US and Chinese representatives used the Singapore meeting to present their competing regional visions.
The 2019 Shangri-La Dialogue reaffirmed the ongoing US-China strategic discord and revealed the rising initiatives among smaller Asian powers to preserve peace and stability in the region.
– This year’s Shangri-La Dialogue represented the first major acknowledgement among Asia’s smaller powers that the trajectory of the US-China relationship is worsening
– Instead of reassuring Asia’s smaller powers, Washington and Beijing used the dialogue to promote their opposing strategic visions for regional order
– Asia’s smaller powers, unwilling to take sides, have taken independent initiatives to reinforce regional peace and stability
The IISS Shangri-La Dialogue is a key regional summit that brings together senior defence officials of 28 Asia-Pacific countries to debate Asia’s pressing security challenges. In this regard, Singapore’s Prime Minister Lee Hsien Loong, in his opening address on May 31, offered a sober diagnosis of the state of regional affairs. He recounted the history of great power rivalries and framed this year’s dialogue in relation to the growing US-China strategic competition.
Lee’s speech was timely in highlighting the hardening of domestic views in Washington and Beijing, which has set off an increasingly zero-sum dynamic where each seeks to pin the other down and where neither wants to appear weak. Lee suggested that the fundamental problem is “a mutual lack of strategic trust,” which “bodes ill for any compromise or peaceful accommodation.”
However, his hope that both major powers “find a constructive way forward” — that the US adapt to the ‘new reality’ of China’s rise and that China convinces the world through its actions that it is an enlightened and responsible stake-holder — is unlikely to be fulfilled. The subsequent keynote addresses by US Acting Secretary of Defense Patrick Shanahan and Chinese Defence Minister General Wei Fenghe reaffirmed the zero-sum dynamic by attempting to split Asia between two opposing strategic visions.
SHANAHAN’S FAILURE TO REASSURE
Shanahan’s speech was a continuity of what US Vice President Mike Pence said about China at the Hudson Institute in October 2018 and at the APEC Summit the following month. But Washington’s rhetoric is now much more articulated: Shanahan described China’s regional conduct as a “toolkit of coercion.” He claimed that should the trend persist, “artificial features in the global commons could become tollbooths,” which implies that countries would have to pay or defer to China’s interests in order to maintain access to the South China Sea.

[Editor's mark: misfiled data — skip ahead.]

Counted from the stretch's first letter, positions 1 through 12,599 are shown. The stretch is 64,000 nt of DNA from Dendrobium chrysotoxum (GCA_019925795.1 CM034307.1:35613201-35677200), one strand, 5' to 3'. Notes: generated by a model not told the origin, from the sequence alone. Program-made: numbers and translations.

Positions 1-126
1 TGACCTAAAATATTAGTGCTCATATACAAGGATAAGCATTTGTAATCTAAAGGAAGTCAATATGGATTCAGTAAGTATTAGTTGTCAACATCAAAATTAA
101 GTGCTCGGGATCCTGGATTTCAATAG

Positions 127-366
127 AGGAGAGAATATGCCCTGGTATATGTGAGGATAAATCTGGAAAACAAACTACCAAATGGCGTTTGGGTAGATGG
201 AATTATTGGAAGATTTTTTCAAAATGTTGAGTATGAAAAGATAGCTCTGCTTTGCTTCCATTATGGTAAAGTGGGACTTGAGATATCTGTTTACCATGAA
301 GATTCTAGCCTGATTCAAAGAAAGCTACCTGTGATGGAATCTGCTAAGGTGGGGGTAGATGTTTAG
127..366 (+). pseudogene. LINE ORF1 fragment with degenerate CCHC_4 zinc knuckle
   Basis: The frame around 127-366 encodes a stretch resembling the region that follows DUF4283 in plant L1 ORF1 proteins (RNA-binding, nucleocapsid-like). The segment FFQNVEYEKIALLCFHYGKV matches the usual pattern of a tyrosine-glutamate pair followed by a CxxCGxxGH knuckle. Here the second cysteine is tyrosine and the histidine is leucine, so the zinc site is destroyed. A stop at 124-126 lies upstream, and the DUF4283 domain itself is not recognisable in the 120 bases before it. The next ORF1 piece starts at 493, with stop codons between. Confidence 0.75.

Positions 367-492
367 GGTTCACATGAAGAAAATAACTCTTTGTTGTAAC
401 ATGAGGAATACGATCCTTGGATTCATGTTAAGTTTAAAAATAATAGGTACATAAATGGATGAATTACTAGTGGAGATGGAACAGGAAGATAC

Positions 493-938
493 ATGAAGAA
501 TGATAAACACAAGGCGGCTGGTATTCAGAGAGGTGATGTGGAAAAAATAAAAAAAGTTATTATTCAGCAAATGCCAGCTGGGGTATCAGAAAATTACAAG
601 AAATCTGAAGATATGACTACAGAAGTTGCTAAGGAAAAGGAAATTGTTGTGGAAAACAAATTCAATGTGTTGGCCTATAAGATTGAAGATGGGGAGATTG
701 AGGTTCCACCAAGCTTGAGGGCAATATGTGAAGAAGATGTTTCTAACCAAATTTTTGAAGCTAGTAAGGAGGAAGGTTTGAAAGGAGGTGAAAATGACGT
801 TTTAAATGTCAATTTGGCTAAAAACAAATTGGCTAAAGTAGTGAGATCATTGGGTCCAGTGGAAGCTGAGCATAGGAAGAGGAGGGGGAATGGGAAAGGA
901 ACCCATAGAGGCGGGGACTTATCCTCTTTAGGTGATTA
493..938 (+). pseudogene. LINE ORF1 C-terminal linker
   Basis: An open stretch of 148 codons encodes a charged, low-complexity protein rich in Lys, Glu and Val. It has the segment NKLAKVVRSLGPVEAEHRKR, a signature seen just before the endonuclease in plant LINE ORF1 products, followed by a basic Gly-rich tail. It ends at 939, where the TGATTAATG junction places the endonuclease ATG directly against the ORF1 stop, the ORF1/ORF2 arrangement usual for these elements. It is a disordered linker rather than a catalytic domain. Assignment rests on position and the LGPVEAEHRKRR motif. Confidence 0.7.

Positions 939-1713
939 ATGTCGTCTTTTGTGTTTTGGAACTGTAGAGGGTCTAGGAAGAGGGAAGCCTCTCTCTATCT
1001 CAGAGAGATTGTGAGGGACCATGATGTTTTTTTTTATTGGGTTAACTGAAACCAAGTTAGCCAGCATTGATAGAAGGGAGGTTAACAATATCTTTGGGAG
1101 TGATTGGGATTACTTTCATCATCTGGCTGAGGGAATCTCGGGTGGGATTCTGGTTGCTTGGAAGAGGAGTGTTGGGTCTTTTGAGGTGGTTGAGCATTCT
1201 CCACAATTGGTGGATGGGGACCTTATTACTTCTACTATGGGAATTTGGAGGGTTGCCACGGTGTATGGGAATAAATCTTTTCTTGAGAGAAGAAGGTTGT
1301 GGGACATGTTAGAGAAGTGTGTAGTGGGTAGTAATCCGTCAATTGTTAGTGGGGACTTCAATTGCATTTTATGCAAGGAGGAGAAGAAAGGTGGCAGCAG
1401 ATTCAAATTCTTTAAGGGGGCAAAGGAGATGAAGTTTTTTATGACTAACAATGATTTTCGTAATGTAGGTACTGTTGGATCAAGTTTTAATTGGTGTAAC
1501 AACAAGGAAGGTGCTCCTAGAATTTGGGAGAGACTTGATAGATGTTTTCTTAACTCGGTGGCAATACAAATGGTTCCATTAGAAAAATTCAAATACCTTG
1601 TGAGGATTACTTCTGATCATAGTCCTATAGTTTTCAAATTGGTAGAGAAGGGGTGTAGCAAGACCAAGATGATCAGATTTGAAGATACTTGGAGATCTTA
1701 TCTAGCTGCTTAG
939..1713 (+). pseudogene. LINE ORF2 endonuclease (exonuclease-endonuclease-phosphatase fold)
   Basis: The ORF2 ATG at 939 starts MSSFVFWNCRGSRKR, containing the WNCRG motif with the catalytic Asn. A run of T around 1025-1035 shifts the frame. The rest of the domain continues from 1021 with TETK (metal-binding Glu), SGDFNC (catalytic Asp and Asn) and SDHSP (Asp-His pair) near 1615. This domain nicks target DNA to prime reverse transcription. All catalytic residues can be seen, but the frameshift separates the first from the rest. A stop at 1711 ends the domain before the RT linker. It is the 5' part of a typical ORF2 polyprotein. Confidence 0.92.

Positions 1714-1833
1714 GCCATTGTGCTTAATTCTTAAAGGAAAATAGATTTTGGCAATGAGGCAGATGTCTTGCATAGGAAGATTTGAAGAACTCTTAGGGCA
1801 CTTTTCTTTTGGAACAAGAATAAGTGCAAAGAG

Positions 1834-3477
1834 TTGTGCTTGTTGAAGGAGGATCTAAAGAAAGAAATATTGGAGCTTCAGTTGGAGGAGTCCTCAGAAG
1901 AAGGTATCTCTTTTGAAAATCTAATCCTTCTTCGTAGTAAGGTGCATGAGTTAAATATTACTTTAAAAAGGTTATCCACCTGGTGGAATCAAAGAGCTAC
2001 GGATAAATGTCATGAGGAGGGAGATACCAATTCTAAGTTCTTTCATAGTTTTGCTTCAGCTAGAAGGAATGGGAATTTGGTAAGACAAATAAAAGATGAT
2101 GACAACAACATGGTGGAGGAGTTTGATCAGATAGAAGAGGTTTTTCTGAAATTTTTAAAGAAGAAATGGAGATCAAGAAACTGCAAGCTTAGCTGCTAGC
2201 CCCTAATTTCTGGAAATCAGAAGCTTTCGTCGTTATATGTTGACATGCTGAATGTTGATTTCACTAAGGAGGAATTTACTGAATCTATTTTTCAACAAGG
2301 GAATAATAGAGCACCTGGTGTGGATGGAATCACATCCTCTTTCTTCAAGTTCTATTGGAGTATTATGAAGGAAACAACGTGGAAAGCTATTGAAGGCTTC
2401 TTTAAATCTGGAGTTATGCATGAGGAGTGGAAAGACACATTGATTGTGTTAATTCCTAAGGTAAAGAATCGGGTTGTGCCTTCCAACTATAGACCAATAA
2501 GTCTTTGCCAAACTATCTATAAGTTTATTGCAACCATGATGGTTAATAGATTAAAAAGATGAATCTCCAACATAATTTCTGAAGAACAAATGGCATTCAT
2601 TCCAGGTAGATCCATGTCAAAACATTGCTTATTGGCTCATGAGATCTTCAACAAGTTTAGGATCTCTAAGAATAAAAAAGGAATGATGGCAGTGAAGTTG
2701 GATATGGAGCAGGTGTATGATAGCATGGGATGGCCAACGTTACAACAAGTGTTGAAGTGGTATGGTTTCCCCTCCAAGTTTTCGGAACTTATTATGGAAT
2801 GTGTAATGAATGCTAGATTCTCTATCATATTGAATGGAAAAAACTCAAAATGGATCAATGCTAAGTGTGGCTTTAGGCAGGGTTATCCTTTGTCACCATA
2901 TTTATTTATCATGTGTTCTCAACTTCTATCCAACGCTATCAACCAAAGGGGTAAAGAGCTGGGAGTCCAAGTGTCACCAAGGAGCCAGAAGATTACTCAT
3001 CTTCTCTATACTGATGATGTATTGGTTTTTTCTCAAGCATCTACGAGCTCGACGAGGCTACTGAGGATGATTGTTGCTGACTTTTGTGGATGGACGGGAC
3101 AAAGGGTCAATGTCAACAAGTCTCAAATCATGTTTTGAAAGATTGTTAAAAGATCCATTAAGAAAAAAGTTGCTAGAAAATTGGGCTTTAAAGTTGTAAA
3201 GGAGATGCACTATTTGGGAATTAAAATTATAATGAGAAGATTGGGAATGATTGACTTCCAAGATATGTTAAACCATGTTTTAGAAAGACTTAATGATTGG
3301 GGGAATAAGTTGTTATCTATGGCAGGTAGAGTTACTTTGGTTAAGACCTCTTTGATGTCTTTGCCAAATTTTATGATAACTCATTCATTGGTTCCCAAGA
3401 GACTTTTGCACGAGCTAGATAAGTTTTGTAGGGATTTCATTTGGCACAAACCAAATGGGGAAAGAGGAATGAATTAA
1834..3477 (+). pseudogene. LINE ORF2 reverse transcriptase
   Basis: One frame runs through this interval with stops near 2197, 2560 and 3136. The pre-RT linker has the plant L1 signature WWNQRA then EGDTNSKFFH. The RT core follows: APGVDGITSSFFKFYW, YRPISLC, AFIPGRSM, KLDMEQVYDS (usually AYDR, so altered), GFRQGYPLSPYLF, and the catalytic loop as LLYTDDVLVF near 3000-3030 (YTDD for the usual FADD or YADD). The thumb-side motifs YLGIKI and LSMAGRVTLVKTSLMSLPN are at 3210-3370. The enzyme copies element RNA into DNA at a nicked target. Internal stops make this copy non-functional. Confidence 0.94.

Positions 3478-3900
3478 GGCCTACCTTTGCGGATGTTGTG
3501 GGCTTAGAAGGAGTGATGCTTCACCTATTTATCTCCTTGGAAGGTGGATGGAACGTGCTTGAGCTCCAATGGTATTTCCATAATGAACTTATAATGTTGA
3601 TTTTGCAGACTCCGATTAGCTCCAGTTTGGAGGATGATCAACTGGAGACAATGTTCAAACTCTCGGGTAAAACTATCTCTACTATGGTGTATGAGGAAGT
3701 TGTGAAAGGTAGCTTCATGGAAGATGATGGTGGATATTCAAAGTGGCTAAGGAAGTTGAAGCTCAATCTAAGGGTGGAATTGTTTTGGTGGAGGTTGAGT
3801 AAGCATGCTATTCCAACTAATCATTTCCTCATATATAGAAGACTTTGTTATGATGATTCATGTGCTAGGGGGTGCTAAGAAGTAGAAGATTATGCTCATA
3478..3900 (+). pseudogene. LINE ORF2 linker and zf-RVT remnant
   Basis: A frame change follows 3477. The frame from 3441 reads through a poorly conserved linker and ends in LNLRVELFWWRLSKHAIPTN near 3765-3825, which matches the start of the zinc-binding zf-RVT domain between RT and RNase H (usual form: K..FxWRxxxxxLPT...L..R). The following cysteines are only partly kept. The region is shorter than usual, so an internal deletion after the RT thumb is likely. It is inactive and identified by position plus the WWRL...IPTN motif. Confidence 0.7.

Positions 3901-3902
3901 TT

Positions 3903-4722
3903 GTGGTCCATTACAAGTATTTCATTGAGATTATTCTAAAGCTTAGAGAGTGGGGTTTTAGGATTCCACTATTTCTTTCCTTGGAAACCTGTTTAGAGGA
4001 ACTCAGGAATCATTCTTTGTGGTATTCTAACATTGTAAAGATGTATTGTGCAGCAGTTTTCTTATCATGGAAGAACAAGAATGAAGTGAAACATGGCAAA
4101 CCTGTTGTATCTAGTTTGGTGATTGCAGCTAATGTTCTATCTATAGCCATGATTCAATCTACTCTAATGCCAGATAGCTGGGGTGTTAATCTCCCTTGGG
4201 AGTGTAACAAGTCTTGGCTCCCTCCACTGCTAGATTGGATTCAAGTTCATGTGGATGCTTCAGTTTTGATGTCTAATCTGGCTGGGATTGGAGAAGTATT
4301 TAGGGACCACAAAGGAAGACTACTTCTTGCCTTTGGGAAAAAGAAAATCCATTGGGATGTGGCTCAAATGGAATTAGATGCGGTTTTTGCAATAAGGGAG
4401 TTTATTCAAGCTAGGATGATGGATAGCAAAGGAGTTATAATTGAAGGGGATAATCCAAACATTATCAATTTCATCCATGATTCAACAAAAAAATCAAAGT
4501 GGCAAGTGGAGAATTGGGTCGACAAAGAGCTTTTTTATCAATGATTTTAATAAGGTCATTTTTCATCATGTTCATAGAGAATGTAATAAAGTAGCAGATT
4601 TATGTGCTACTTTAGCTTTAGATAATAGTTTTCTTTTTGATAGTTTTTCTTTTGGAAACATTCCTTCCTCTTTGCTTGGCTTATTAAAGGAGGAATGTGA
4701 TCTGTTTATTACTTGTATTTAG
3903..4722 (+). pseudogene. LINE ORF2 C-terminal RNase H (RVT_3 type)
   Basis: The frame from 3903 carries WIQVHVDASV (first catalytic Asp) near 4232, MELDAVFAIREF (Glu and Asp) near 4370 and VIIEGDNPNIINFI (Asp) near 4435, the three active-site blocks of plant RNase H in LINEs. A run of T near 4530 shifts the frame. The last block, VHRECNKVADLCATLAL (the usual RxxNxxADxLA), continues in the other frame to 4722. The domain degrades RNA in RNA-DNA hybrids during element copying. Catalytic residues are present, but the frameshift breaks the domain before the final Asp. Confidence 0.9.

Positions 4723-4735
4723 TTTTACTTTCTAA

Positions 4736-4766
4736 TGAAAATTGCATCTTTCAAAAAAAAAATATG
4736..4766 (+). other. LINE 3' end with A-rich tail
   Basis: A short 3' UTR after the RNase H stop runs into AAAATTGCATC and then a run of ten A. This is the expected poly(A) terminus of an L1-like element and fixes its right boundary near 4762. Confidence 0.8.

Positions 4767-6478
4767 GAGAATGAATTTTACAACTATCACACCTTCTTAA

Shanahan also contrasted Beijing’s coercive behaviour with Washington’s package: the ‘Free and Open Indo-Pacific’ (FOIP) strategy. In promoting the US as “a Pacific Nation… a resident power, with deep economic, cultural and personal connections that inextricably link us with the growth and vitality of the world’s most dynamic region,” Shanahan reassured allies and partners that the US will not withdraw from Asia.
But how exactly the strategy will be operationalised, how it differs from Obama’s Pivot, what ‘free’ and ‘open’ actually mean and where smaller Asian countries fit in remains unclear. The latter two issues are especially problematic, given that Shanahan denounced China without consistently condemning the assertive conduct of other dispute parties in the South China Sea. It would also be strategically incoherent to forward the FOIP without addressing the Trump administration’s tendency to treat allies and enemies alike. For example, Washington recently announced that it will monitor and potentially sanction countries that manipulate currencies for unfair trade advantage, including allies and partners. While Shanahan’s speech suggests a will from Washington to reinforce the credibility of its commitment as Asia’s security guarantor, he failed to clarify and relate the means to ends.
Shanahan seemed to promote a regional vision at the expense of China’s interests. He noted that the FOIP is based on the principles of internationally-accepted norms, which implies that the US, unlike China, is on the inclusive side of the rules-based order. He also suggested that Washington is willing to cooperate with Beijing but under the condition that Beijing first revises its “behaviour that erodes other nations’ sovereignty and sows distrust of China’s intentions… Until it does, we stand against a myopic, narrow and parochial view of the future.” This implies an exclusive regional order, one that China would find too demanding to accommodate.